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December 18, 2002


The opinion of the court was delivered by: VICTOR Marrero, United States District Judge


Plaintiff David Wahl ("Wahl") brought this action against defendants Clive Lothiam ("Lothiam"), Judith Gold ("Gold") and Toyota Motor Credit Corporation ("Toyota," and together with Lothiam and Gold, the "Defendants") alleging personal injuries arising out of an automobile accident that occurred on March 8, 1998 involving Wahl, Lothiam, Gold and a car driven by Gold and owned by Toyota. Wahl claims that as a result of the accident, which he contends occurred due to the negligence of the various Defendants without any fault of his own, he sustained "serious injuries" as such term is defined by § 5102(d) of New York State's Insurance Law ("NYIL"). Following the close of discovery, each of the Defendants filed a motion for summary judgment. For the reasons described below, all of the motions are DENIED.



A motion for summary judgment may be granted only if the court concludes on the basis of the record before it that there is no genuine issue as to any material fact and the moving party is therefore entitled to judgment as a matter of law. See Fed.R.Civ.P. 56; Celotex Corp. v. Catrett, 477 U.S. 317, 322-23 (1986). The role of the Court is to determine whether there are any genuine issues of material fact to be tried, not to decide them (see Gallo v. Prudential Residential Servs., Ltd. P'ship., 22 F.3d 1219, 1224 (2d Cir. 1994)), while resolving ambiguities and drawing all reasonable inferences in favor of the nonmoving party. See Anderson v. Liberty Lobby, Inc., 477 U.S. 242, 255 (1986).

In a situation like the one at bar involving allegations of personal injuries sustained on an automobile accident, the moving party bears the initial burden of demonstrating the absence of a genuine issue as to the existence of a "serious injury," Madden v. Lee, 2002 WL 31398951, (S.D.N.Y. 2002), and is required to identify those portions of the "pleadings, depositions, answers to interrogatories, and admissions on file, together with the affidavits, if any, [that] show that there is no genuine issue as to" the existence of such an injury. Fed.R.Civ.P. 56(c). In response, the party opposing the motion must demonstrate through admissible evidence that an issue of fact exists as to whether he suffered a "serious injury" by reason of the car accident. See Madden, 2002 WL 31398951, at *4. He must do this by going "beyond the pleadings and by [his] own affidavits, or by the `depositions, answers to interrogatories, and admissions on file,' designate `specific facts showing that there is a genuine issue for trial.'" Celotex, 477 U.S. at 324 (quoting Fed.R. Civ. p. 56(e)).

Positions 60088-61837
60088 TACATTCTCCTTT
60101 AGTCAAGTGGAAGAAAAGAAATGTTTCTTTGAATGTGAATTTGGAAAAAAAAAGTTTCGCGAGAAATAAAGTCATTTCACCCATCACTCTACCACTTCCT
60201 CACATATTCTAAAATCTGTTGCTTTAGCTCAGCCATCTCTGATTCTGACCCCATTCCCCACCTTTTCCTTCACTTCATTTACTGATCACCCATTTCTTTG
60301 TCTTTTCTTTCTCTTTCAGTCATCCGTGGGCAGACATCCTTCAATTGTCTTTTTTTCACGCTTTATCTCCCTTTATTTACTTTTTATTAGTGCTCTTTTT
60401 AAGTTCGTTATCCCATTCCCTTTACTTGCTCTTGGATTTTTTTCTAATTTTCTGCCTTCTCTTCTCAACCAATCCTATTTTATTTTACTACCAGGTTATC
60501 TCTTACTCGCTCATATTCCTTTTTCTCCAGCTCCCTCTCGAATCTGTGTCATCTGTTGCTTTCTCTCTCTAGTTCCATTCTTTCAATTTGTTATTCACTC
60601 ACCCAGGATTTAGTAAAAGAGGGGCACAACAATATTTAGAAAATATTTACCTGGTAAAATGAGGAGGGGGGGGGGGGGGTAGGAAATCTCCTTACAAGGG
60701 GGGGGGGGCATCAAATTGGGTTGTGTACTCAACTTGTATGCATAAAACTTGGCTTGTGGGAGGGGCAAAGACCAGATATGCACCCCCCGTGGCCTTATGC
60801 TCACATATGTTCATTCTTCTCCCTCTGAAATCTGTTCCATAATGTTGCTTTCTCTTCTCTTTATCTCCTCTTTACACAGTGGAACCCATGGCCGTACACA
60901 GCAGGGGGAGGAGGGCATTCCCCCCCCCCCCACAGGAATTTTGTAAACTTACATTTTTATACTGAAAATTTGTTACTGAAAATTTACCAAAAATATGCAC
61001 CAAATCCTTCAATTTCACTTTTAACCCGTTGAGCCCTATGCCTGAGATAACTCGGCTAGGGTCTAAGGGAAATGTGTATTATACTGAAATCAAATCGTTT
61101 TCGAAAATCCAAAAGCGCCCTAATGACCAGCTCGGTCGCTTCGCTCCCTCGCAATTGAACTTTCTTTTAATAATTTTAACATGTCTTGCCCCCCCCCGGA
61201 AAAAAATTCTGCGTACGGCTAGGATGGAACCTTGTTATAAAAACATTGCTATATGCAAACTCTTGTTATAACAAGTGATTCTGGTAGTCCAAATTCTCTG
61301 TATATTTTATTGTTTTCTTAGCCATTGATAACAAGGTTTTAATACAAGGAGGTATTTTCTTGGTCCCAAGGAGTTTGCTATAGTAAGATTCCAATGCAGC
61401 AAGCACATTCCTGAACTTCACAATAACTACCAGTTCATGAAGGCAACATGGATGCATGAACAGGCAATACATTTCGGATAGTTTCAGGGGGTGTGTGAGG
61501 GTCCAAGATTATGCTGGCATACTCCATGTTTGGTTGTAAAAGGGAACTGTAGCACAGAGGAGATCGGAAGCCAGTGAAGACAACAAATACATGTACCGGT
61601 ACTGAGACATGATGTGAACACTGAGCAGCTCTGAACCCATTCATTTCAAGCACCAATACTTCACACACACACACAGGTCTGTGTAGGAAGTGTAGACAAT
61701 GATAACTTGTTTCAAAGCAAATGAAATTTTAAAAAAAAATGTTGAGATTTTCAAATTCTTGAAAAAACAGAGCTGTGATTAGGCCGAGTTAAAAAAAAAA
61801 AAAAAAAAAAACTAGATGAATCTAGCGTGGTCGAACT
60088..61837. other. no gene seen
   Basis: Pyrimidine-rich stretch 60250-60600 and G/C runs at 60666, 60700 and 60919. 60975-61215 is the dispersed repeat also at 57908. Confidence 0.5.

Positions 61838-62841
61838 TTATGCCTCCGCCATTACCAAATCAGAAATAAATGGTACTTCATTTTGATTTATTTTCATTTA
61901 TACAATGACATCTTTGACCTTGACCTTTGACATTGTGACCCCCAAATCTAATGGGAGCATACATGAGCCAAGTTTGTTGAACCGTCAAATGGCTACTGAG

Because this action is based on diversity jurisdiction, the applicable substantive law is that of the State of New York. See, e.g., Lee v. Bankers Trust Co., 166 F.3d 540, 545 (2d Cir. 1999). New York's "no-fault" insurance law places limits on any recovery by a person involved in an automobile accident. The governing statute states:

Notwithstanding any other law, in any action by or on behalf of a covered person against another covered person for personal injuries arising out of negligence in the use or operation of a motor vehicle in this state, there shall be no right of recovery for non-economic loss, except in the case of a serious injury, or for basic economic loss.

N.Y. Ins. L. § 5104(a).

Enacted nearly thirty years ago, the "no-fault" law was designed to provide automobile accident victims with prompt uncontested statutorily assured payment of "first party benefits" [such as reimbursement for medical expenses and loss of income] . . . for basic economic loss without the necessity of recourse to the courts. Medical Society of the State of New York v. Levin, 712 N.Y.S.2d 745, 747 N.Y. Sup. Ct. 2000). In exchange, victims lost their common law right to sue for damages for personal injuries unless they could prove a serious injury, as defined by the statute. The law was intended to remove the vast majority of claims arising from vehicular accidents from the sphere or common-law tort litigation, and to establish a quick, sure and efficient system for obtaining compensation for economic loss suffered as a result of such accidents. See Walton v. Lumbermens Mut. Cas. Co., 644 N.Y.S.2d 133, 135 (N.Y. 1996).


The Court begins its analysis by recognizing that in a personal injury action arising out of a motor vehicle accident, New York courts have required plaintiffs to demonstrate a serious injury in order to recover damages. See Licari v. Elliott, 455 N.Y.S.2d 570, 573 N.Y. 1932).

A serious injury under this statute is defined as:

[A] personal injury which results in death; dismemberment; significant disfigurement; a fracture; loss of a fetus; permanent loss of use of a body organ, member, function or system; permanent consequential limitation of use of a body organ or member; significant limitation of use of a body function or system; or a medically determined injury or impairment of a nonpermanent nature which prevents the injured person from performing substantially all of the material acts which constitute such person's usual and customary daily ...

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